Volume 33 - Article 31 | Pages 909–938

Inter-generational co-residence and women's work and leisure time in Egypt

By Nadia Diamond-Smith, David Bishai, Omaima El Gibaly

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Date received:12 Jul 2014
Date published:28 Oct 2015
Word count:7282
Keywords:coresidence, Egypt, female labor force participation, Middle East, North Africa, quality of life, time use


Background: Labor force participation among women in Egypt remains low, and due to falling fertility and increases life expectancy, women in Egypt in the future may spend more time co-residing with aging in-laws. Past literature has suggested that co-residence in some settings allows women to enter the labor force more, as mother-in-laws help care for their grandchildren, or inhibits labor force participation when mother-in-laws reinforce traditional values. There is little research on co-residence and labor supply, or leisure time, in Egypt.

Objective: This paper examines the role of intergenerational co-residence in women's work, work time, and leisure time using data on time allocation in Egypt.

Methods: Data were collected from 548 women with a living mother-in-law: 291 co-residing their mother-in-law and 257 not. Survey data included work status, a 24-hour time diary, and a health assessment of the mother-in-law. Multivariate regression models predicted work, work time, and leisure time use using standard models.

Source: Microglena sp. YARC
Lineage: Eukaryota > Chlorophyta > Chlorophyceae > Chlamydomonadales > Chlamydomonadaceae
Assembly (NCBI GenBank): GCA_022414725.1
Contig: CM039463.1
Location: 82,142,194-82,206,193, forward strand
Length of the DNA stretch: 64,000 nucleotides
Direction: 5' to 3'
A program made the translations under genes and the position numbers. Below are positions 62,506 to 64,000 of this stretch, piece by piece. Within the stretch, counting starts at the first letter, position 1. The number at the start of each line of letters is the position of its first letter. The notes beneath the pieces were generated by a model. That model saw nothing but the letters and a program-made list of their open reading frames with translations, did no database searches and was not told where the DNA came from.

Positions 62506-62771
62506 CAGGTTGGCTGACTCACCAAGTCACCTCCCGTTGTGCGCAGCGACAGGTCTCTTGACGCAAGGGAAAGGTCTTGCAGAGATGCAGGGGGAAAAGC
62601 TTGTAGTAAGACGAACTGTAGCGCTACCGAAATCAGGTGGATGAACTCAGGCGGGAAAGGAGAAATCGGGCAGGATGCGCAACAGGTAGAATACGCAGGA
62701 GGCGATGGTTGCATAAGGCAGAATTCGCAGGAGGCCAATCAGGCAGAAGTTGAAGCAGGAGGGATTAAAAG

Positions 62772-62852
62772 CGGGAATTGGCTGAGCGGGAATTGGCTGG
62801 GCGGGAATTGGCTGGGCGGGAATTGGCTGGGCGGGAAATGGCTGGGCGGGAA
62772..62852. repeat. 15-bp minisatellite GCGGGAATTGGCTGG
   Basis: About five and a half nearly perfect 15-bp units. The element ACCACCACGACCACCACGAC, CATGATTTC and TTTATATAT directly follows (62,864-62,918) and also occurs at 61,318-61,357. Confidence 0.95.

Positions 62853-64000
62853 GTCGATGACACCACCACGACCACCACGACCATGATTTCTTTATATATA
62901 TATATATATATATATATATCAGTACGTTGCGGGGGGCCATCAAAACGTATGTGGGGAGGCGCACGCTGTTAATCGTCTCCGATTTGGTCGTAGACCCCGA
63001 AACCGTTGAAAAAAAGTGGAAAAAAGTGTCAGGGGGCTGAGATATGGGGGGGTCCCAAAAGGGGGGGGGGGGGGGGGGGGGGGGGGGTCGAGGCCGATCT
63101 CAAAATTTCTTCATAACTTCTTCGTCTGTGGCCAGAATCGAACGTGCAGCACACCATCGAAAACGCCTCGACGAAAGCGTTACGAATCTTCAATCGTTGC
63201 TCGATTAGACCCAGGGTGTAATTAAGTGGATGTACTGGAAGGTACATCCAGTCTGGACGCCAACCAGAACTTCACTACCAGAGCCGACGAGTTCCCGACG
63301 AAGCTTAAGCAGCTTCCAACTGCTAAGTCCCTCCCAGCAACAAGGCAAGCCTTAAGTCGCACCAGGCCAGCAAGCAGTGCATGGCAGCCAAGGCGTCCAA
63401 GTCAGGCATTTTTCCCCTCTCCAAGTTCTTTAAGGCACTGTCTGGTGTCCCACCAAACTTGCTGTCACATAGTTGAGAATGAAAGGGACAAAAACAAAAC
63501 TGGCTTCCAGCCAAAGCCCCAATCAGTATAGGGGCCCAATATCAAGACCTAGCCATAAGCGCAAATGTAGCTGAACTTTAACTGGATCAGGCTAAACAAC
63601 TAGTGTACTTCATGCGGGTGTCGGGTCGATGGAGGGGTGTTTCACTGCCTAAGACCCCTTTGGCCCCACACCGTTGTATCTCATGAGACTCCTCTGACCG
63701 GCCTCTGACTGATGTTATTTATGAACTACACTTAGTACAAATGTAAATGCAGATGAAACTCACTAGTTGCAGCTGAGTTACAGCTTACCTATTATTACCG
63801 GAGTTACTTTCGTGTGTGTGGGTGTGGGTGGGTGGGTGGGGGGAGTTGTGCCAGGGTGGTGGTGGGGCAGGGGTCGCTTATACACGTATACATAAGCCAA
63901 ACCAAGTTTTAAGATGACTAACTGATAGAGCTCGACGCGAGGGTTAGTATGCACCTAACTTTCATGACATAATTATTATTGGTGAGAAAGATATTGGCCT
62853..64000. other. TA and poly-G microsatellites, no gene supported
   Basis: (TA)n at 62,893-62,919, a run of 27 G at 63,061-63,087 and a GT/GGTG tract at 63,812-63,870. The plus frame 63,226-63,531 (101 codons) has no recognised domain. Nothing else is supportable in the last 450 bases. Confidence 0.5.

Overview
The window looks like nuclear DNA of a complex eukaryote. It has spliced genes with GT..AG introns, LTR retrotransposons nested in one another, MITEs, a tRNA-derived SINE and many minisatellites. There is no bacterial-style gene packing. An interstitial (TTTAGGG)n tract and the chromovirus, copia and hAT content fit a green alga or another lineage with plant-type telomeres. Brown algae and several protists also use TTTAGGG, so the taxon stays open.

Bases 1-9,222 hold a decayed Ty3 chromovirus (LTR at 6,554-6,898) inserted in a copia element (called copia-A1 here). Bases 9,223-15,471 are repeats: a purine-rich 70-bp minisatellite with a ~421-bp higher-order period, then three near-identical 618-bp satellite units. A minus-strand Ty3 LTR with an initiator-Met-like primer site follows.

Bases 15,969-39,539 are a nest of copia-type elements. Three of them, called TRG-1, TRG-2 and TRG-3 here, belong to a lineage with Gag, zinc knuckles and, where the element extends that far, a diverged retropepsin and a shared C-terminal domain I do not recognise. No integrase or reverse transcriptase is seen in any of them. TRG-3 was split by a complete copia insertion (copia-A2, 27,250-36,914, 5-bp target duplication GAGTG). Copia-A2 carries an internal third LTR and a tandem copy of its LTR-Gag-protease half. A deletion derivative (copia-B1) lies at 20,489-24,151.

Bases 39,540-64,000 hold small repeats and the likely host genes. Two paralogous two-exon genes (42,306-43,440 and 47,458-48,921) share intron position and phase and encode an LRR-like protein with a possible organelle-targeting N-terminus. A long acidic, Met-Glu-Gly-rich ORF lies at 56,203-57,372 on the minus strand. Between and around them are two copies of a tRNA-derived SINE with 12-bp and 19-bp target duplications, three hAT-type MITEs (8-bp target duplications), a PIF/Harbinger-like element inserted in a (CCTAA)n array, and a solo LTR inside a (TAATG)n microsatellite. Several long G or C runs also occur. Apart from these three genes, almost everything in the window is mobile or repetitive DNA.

Results: Co-residing with a disabled mother-in-law was associated with decreased odds of women working and fewer minutes spent working a day. Leisure time was not associated with the co-residence and disability status of a mother-in-law. Factors related to couples’ relationships and the woman’s views on gender norms were also associated with women working.

Conclusions: Co-residence appears to be associated with women’s work, depending on the disability status of the co-residing mother-in-law. If increased life expectancy is associated with more time spent in a disabled state for mothers-in-law, this could put downward pressure on women’s work in this setting.

Author's Affiliation

Nadia Diamond-Smith - University of California, San Francisco, United States of America [Email]
David Bishai - Johns Hopkins University, United States of America [Email]
Omaima El Gibaly - Assiut University, Egypt [Email]

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